4-bit Banked Only

8-bit Banked and Linear

15-bit Banked and Linear

16-bit Banked and Linear

24-bit Banked and Linear

32-bit Modes

Tuesday, January 21, 2014

SimCity for DOS - The Swiss Army Knife of Video Mode Support

The original version of SimCity for DOS, 1.02, supported a variety of video modes.  Here is a screenshot of the title screen and an in-game screenshot of the Detroit scenario with a maxed out main window for each mode:

CGA Graphics Mode 06H 640x200 Monochrome :

Hercules Graphics Mode 720x348 Monochrome :

Tandy Graphics Adapter Graphics Mode 09H 320x200x16 / EGA Graphics Mode 0DH 320x200x16 :
(note : screenshots are 200% of original)

EGA Graphics Mode 0FH 640x350 Monochrome :

EGA Graphics Mode 10H 640x350x16 :

Version 1.07 of SimCity added the following :

MCGA/VGA Graphics Mode 11H 640x480 Monochrome :

SimCity Classic for DOS dropped the CGA and Tandy/EGA 320x200 support, but added the following :

MCGA/VGA Graphics Mode 12H 640x480x16 :

MCGA/VGA Graphics Mode 13H 320x200x256 :
(note : screenshots are 200% of original)

The modes common to SimCity and SimCity Classic look virtually identical in-game, but the title screens are different.  Here they are :

Hercules Graphics Mode 720x348 Monochrome
EGA Mode 0FH 640x350 Monochrome
EGA Mode 10H 640x350x16
MCGA/VGA Mode 11H 640x480 Monochrome :

Finally SimCity Enhanced CD-ROM for DOS only supported the following :

SVGA/VESA Graphics Mode 101H 640x480x256 :

Note : Title Screen uses MCGA/VGA Graphics Mode 13H 320x200x256 (screenshot is 200% of original size)

Between the various incarnations of the same basic SimCity game for DOS, the game supported every major DOS video standard and an unusually wide variety of Graphics Modes.  Sound support was also very broad.  The original SimCity only supported sound effects, and supported the only available digitized sound hardware available in 1989 that would output digital samples without seriously compromising performance, the Tandy DAC and the Covox Sound Master.  Unfortunately, not until SimCity Classic did the game support Sound Blaster cards.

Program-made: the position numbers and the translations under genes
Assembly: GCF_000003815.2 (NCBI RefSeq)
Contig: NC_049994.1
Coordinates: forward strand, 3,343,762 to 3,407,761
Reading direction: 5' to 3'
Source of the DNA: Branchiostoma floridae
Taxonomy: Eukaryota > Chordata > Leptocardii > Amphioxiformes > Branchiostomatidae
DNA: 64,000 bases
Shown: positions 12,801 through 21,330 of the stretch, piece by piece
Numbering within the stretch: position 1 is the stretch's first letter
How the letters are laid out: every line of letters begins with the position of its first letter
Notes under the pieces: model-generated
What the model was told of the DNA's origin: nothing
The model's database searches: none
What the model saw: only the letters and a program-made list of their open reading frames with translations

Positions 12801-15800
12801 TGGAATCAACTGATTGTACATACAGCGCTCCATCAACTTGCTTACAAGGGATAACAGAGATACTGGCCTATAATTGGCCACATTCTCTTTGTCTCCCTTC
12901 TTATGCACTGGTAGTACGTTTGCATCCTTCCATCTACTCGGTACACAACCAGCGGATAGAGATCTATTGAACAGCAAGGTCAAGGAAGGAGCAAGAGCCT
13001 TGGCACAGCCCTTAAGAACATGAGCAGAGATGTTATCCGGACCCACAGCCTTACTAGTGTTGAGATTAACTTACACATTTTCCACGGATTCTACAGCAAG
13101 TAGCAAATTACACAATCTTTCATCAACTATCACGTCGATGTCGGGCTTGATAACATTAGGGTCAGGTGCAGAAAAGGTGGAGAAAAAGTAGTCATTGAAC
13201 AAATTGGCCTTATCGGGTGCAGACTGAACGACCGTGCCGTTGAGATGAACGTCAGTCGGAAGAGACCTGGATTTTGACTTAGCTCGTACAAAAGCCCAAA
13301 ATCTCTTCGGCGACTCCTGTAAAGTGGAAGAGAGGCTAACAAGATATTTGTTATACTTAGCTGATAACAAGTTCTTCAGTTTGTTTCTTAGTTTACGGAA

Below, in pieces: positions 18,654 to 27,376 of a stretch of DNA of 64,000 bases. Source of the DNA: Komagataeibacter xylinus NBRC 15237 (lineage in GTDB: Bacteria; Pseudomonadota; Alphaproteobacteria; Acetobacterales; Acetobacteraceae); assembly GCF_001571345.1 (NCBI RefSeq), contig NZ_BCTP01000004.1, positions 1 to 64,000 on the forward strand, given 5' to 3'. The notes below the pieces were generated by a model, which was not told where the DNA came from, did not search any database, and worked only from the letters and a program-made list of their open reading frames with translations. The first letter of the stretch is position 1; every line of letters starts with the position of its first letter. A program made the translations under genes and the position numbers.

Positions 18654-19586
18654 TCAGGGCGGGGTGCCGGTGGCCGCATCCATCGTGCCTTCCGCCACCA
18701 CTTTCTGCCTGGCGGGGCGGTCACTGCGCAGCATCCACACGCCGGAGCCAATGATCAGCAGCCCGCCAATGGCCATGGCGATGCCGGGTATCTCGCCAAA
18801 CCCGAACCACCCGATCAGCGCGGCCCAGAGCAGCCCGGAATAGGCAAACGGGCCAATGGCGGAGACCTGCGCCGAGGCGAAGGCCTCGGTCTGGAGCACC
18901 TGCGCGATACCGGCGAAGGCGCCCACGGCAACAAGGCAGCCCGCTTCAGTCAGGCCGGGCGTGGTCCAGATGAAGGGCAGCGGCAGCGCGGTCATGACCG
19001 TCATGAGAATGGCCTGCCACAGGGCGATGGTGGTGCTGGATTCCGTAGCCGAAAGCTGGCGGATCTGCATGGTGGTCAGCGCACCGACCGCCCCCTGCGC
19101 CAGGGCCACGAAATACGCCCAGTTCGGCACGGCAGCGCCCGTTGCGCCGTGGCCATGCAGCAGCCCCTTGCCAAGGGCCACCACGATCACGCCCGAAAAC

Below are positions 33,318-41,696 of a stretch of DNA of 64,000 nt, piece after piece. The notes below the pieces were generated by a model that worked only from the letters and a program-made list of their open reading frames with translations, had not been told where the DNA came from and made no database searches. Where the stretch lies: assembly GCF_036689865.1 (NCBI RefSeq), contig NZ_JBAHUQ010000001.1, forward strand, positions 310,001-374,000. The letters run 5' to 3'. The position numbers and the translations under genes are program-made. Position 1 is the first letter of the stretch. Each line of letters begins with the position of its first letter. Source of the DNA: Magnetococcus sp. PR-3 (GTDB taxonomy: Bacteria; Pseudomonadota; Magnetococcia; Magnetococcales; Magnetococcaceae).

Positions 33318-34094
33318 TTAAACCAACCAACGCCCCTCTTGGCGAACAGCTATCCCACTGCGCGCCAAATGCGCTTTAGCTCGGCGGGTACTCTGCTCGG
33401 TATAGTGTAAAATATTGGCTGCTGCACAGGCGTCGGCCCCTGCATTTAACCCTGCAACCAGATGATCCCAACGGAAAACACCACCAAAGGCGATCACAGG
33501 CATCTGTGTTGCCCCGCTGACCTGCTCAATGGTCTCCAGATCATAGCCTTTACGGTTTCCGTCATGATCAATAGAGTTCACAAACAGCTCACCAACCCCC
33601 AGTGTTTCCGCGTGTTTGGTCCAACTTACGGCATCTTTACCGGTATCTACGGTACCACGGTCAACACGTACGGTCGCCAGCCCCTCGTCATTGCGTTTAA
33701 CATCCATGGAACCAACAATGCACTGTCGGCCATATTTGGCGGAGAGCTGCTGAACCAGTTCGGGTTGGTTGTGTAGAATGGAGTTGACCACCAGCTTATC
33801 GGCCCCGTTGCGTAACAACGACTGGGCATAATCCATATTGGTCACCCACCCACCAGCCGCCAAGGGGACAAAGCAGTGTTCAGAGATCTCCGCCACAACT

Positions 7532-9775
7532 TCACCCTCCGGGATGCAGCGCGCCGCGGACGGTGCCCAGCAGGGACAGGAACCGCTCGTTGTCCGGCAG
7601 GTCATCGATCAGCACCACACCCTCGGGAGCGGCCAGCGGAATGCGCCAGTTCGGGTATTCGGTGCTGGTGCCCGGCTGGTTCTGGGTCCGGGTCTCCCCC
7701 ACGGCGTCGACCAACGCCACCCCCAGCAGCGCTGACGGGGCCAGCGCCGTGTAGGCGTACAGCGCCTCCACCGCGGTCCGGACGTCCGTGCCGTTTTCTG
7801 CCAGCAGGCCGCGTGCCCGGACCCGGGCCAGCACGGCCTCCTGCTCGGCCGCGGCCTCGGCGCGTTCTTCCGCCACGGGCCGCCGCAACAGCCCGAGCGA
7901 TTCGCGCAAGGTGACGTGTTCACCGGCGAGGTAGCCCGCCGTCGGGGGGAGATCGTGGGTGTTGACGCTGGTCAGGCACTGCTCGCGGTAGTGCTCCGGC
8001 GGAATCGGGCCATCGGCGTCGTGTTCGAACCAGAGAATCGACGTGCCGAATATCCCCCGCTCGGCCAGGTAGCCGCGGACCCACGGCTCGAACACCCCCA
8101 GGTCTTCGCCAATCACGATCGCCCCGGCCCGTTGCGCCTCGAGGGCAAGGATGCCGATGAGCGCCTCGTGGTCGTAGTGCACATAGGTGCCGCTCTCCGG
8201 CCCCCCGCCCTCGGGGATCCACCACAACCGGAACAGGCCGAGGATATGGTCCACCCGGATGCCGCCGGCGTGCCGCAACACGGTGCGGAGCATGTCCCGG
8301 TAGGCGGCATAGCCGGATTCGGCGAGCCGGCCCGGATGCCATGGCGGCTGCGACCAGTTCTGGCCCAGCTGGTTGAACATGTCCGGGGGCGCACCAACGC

Thursday, January 16, 2014

A Tale of Two Configs

In an MS-DOS system with a 386 or better processor, when it comes to configuring the OS, typically the issue is whether to load or not to load EMM386.EXE.  Loading EMM386.EXE puts the machine into Virtual 8086 mode, and using EMM386 to make expanded memory available substantially decreases the amount of upper memory available to load drivers.  Fortunately, you need not make expanded memory available unless a program requires it.  EMM386 is used to make upper memory available for loading device drivers, and without it, those drivers must be loaded in conventional memory.  If those drivers cause the amount of free memory to be lower than the amount a program requires, the program will not load.  Use of EMM386.EXE is utterly incompatible certain programs like Ultima VII Parts I & II.  On the other hand, many other contemporary games require expanded memory to support sound.  Other games don't care either way.

HIMEM.SYS, which provides access to all the memory above 640KB, is essential to load and should always be loaded .  EMM386.EXE requires HIMEM.SYS to be loaded first.  HIMEM.SYS provides access to the high memory area and allows DOS to load most of itself there, significantly cutting down on the conventional memory DOS would otherwise take up.  For programs that require or can use it, it also makes extended memory available.

For MS-DOS 6.22, a typical 486 computer setup with a mouse, CD-ROM drive and a Sound Blaster 16   may have a CONFIG.SYS like this :


and a typical AUTOEXEC.BAT file may look like this :